In his speech, he mentioned that designing book cover should be concerned to be a first impression for readers to get deep into and book cover should embody the whole story of a book. His job as book cover designer was to ask a question, “What do the stories look like?” He says a book cover designer is an interpreter of the story.
He picked up some of his work in his speech. I picked up one of them here, the cover of “IQ1984” by Haruki Murakami. The story is about a woman named Aomame in 1984 Japan. He introduced this story that Aomame “finds herself negotiating down a spiral staircase off an elevated highway. When she gets to the bottom, she can’t help but feel that, all of a sudden, she’s entered a new reality that’s just slightly different from the one that she left, but very similar, but different.”
Then Chip Kidd and his coworkers talked about parallel planes of existence like a book jacket and the book that it covers. After some trials, they talked about different planes such as different papers. They took a semi-transparent piece of velum thinking of it as one part of the form and content. Also they tried opposite way, which was the paper board was on top of the semi-transparent paper. The book cover design came out to force readers to consider “a single person straddling two planes of existence. And the object itself invited exploration interaction, consideration and touch.”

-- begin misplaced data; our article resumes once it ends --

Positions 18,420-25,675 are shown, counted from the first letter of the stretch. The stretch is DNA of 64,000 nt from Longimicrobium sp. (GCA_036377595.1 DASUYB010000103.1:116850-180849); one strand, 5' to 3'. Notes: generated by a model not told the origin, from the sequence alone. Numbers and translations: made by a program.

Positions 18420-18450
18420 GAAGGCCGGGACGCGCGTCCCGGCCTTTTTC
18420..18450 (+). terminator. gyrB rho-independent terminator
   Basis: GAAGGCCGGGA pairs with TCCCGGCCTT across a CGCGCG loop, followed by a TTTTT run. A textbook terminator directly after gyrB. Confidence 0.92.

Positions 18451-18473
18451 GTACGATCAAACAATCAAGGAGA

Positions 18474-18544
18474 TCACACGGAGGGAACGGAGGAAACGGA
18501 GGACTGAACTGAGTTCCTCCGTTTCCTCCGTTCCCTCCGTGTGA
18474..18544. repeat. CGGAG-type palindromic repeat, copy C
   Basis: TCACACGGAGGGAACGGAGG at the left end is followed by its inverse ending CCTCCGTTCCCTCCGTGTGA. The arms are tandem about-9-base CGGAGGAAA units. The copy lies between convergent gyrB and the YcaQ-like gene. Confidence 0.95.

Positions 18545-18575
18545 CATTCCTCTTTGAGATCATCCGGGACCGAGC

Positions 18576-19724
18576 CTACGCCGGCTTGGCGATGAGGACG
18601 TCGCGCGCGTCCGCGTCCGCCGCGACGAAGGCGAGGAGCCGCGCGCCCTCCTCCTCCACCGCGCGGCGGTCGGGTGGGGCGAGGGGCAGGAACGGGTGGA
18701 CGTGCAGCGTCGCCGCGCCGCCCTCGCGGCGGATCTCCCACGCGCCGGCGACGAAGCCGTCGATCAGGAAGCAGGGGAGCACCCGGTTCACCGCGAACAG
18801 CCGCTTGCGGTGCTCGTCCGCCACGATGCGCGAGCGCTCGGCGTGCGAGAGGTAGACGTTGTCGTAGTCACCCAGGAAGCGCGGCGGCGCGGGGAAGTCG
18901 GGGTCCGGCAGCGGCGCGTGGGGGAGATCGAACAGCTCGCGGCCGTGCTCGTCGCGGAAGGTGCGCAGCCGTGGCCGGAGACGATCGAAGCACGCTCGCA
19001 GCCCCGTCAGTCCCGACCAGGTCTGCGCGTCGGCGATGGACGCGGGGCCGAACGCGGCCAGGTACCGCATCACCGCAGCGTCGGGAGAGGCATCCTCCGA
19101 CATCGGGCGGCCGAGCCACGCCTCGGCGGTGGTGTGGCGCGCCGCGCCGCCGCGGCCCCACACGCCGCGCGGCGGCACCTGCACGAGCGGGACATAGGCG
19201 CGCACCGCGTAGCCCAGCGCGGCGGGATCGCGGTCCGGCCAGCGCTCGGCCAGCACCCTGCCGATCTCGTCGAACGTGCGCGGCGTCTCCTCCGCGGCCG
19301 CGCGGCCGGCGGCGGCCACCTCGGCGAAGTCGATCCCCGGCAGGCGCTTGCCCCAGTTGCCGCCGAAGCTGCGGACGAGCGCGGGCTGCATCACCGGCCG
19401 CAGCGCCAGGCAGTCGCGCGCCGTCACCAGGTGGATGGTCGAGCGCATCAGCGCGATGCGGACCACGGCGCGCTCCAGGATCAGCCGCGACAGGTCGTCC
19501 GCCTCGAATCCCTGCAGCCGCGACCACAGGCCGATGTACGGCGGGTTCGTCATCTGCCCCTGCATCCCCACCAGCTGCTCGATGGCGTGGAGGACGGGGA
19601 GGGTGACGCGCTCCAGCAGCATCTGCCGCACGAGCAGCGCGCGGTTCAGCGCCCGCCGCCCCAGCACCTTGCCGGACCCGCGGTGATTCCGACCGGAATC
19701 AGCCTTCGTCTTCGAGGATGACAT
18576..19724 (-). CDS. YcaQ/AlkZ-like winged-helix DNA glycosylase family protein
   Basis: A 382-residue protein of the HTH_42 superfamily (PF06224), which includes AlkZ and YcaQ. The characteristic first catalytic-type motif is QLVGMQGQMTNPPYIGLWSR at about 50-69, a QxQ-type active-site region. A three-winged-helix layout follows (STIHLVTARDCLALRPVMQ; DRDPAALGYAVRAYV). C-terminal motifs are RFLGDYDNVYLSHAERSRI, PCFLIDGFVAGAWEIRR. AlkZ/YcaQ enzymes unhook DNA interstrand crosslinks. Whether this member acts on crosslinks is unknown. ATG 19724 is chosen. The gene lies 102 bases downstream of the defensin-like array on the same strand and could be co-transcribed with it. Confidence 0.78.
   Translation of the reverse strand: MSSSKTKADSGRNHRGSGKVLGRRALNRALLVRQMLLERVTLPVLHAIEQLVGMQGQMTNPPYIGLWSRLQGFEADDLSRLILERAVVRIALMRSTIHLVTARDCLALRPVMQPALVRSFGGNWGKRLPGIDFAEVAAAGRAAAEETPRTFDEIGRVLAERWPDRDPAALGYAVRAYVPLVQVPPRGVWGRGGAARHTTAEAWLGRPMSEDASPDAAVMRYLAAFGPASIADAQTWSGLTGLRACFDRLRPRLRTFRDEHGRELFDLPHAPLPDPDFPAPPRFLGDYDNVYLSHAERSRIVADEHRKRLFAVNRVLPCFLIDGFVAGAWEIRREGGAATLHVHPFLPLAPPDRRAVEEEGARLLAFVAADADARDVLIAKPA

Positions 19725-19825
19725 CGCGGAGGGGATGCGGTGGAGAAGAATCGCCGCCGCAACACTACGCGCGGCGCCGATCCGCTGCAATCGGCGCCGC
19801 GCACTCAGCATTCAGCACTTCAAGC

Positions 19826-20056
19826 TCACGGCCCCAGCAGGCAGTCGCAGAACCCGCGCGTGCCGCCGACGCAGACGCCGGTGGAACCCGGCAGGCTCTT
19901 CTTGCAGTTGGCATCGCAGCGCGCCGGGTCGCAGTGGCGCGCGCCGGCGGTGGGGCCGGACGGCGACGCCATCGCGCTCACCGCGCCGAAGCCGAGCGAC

With this same book, it has different book cover in different countries by different designers.
In UK In Japan
TIME and The Book Cover Archive showcase book covers designed by Chip Kidd.